Leaves all radical, 6in.—18in. long, 5in.—10in. broad, ap-pressed to the ground, forming a huge rosette, broadly ovate, or obovate, or unequally rhomboid, rounded at the apex or shortly acuminate, thick when fresh, strongly ribbed, ribs straight and extending the entire length of the leaf, loosely tomentose below, villous or setose above, the bristles being intermixed with moniliform hairs. Racemes erect, with numerous linear leafy bracts. Heads 1½in.—2 ½in. in diameter; disc florets purple; rays purple or whitish. Achenes strigose.
Hab. Auckland and Campbell Islands. Sea - level to 800ft.
A magnificent plant, of which there are two trivial forms: a, with leaves closely appressed to the ground, and with but few beaded hairs or none, ray-florets whitish or purplish-white; and b, with sub-erect narrower leaves, abundantly clothed with moniliform hairs; ray-florets of a deep violet-purpled The first is the prevailing plant on the Auckland Islands, the second on Campbell Island. In some specimens a few distant prickle-like points or teeth may be found on the margin of the leaves by close search.
The remarkably stout parallel ribs, from 15 to 30 in number, give the leaf a plicate appearance; as if it had been folded longitudinally, which is well seen on making a transverse section across the middle, and is not found in any other species. The inflorescence may be spiciform with very short peduncles, or lax and open with elongated peduncles which are sometimes 6in. in length; the bracts are more or less villous or tomentose below, with a few scattered hairs above, sometimes indeed with a few jointed hairs. Heads from 8 or 10 to 20 or more; involucral leaves linear-acuminate, clothed with scanty hairs or almost tomentose. Ray-florets female, arranged in two or three series, tubular below. Achene strigose; pappus-hairs in three series, not thickened upwards.
2. P. criniferum, Hook, f., Fl. Antarct., i., 32, tt. 24 and 25.
Radical leaves, 1ft.—4ft. long, 4in.—12in. broad, with long sheathing-petioles, sub-erect, spreading (except the leaf), oblong-lanceolate, ovate-lanceolate, or almost ovate, usually acute, membranous but firm, white with, thin tomentum beneath, upper surface slightly scabrid or setose, margins with a few distant projecting teeth. Stems 2ft.—6ft. high, stout, strongly grooved, cauline leaves sessile, white above and beneath. Heads discoid, 1in.—1½in. diameter. Involucral leaves ovate-acuminate, or oblong, sparingly ciliate. Ray-florets short, bifid or trifid or tripartite. Achene strigose; pappus - hairs slightly thickened upwards. Pleurophyllum hombroni, Decaisne, Bot., Voy. an Pole Sud, p. 36. Albinea origenesa, Homb., Icon., t. 4, Dicot. Phan. P. hookeri, J. Buch., Trans. N.Z. Inst., pl. xxxvii.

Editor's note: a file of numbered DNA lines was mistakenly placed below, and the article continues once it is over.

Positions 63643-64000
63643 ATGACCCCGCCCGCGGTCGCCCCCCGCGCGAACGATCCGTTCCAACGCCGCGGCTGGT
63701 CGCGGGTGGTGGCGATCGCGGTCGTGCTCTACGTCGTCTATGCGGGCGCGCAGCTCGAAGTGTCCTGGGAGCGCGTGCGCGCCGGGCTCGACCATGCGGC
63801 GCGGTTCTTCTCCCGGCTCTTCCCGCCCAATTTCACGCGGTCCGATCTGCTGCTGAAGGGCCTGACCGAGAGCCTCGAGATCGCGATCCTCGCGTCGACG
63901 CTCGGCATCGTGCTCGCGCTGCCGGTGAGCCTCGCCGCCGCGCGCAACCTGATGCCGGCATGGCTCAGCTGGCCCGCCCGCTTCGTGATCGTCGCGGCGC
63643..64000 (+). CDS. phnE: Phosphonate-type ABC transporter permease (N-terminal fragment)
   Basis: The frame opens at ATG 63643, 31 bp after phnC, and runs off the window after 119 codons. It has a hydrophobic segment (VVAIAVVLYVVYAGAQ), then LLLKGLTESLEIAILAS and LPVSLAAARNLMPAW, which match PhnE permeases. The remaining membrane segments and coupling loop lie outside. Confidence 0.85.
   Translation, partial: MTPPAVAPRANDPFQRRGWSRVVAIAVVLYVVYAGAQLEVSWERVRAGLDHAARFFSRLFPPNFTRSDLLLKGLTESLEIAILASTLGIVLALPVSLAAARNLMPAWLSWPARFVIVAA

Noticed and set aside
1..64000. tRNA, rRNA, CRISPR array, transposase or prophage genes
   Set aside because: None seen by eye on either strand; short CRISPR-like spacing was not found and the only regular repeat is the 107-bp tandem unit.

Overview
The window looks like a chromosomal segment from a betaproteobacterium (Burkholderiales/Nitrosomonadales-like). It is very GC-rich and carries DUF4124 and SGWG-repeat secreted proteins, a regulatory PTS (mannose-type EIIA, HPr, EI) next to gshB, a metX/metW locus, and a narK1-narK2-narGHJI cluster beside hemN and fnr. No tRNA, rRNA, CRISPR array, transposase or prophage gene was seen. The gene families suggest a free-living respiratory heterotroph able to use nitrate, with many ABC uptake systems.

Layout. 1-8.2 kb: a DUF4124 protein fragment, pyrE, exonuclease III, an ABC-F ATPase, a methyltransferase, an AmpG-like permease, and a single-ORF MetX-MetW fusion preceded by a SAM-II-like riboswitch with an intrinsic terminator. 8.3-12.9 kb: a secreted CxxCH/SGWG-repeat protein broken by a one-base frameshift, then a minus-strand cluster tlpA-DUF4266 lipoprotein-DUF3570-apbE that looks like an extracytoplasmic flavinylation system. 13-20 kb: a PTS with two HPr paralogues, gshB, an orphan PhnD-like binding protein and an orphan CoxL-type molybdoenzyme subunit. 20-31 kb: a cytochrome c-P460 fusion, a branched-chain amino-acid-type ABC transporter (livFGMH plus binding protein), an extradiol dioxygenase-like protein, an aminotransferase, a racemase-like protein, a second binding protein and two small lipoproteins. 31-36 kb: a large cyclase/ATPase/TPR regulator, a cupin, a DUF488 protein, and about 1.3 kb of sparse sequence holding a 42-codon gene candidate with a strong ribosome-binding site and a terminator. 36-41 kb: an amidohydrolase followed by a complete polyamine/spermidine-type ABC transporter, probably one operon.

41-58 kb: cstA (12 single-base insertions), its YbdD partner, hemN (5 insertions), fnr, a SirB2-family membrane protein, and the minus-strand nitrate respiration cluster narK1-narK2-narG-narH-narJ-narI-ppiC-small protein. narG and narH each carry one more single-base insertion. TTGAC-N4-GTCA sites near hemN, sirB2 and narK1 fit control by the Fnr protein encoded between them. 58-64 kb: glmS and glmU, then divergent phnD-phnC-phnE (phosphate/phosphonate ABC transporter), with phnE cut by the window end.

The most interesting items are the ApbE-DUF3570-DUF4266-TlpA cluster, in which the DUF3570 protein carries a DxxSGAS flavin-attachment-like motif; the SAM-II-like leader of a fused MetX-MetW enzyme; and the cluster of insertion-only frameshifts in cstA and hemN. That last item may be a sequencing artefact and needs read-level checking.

Hab. Antipodes Island, T. Kirk. Auckland and Campbell Islands, Hook. f. Macquarie Island (?), Professor Scott. Sea-level to 1,100ft.
The petiolate leaves at once distinguish this species, which is easily recognized even at a considerable distance. The leaves vary in outline to even a greater extent than stated in the descriptions, some specimens being almost linear-lanceolate, others obovate-lanceolate, and others again almost orbicular-ovate; the sheathing-petioles sometimes equal the lamina, at others they are not one-third of its length, but they, are never absent, and are invariably tomentose below: the cauline leaves should be considered as large bracts; they are never petioled, and are usually tomentose on both surfaces; they give the entire plant a handsome conical form, which is very distinctive. The curious projecting marginal teeth are sometimes reduced to mere points, but are rarely absent; the principal nerves, 7 to 15, are extremely slender, and follow the outline of the leaf; they may easily be traced from the base of the petiole. Flower-heads from 15 to 30 or more, the terminal being the largest; peduncles varying in length from 1in. to 6in., erect. The rays are few and very short, so that the discoid form of the anthodium is not impaired. The pappus-hairs are in three series, and slightly thickened above, as observed by M. Decaisne.